First Step to Creating a Great Product

A Requirements Document (RD) is the first step to creating a great product. Because it is the first step, an RD has the greatest leverage of all product development activities. A small error in the direction at this stage can make a big difference in where the product ultimately ends up.

Good is the enemy of great. If you want a great product, you must first have a great RD, not just a good one. Think about the iPod – the product that changed Apple from a company on the verge of bankruptcy to the most valuable company in the world. Did they invent the digital music player – no, it was first patented in 1979 and several models were on the market before the Apple project started. Were they first to market – far from it, but they were Best to Market. Was Steve Jobs a genius engineer who created some never seen before circuit or software – no, he was a college drop-out.

Apple’s best achievement was a great Requirements Document – and what Steve Jobs was really a genius at. Jobs defined a digital music player that simply met the needs of people who loved music better than any other product on the market.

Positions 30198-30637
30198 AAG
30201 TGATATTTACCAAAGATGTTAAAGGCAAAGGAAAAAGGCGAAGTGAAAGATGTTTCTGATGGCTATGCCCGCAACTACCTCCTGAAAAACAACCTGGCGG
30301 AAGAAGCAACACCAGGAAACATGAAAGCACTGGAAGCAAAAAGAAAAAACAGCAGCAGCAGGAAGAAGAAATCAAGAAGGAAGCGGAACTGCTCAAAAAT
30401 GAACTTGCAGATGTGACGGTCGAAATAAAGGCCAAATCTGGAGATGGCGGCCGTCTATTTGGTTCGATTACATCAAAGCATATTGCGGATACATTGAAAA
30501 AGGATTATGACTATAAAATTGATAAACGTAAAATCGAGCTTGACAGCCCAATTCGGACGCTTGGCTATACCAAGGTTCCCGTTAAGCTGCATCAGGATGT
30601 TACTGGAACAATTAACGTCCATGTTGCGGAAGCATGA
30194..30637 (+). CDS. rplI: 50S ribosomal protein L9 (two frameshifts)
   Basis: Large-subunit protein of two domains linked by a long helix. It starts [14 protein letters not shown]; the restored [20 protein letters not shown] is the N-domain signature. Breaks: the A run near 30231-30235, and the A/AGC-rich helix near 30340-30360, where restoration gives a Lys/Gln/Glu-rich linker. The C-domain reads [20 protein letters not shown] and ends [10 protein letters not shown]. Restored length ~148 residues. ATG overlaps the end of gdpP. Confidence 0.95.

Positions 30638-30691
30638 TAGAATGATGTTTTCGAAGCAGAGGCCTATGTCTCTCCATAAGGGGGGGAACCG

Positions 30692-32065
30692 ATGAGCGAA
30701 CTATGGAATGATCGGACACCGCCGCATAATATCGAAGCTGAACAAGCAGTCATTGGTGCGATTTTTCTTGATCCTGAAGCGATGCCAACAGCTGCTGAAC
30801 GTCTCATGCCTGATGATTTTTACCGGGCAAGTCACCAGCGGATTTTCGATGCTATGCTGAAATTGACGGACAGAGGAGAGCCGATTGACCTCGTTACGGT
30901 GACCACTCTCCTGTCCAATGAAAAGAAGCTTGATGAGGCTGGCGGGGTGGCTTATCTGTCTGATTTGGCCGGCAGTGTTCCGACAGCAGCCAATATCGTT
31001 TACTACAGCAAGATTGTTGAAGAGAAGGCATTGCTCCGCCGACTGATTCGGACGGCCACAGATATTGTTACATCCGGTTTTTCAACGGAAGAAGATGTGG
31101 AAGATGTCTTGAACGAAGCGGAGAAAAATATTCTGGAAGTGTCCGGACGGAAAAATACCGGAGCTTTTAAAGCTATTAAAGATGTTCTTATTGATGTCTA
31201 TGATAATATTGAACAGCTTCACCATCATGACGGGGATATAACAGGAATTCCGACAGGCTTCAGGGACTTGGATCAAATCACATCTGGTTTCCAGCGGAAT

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Here are some valuable tips so you can do the same with your next product development project.

Tip 1: Requirements must be objective, not subjective: Low power is subjective. Battery Life greater than 100 hours is objective.

Tip 2: Requirements must be enumerated: Examining one requirement at a time focuses the team on making a decision. Long paragraphs with run-on sentences encourage a general consensus without a focus on the fundamental trade-offs that are the essence of good engineering.

Assemble a team. Requirements generation is very much a team sport. You will not win without a player in each position. Success comes from how well they play as a team and less about individual talent.

Here is what is needed to assemble a complete team.

Coach/Facilitator: Someone who can extract the best ideas from the team.

Voice of Customer: Individual who knows the customer better than the customer knows herself.

Technology: Someone who can help the team make the trade-offs that are the essence of great engineering.

Manufacturing: Collaborator who can help the team with the unit cost trade-offs.

Sales: Team member who understands customer objections.

Marketing: A person understands how to create demand.

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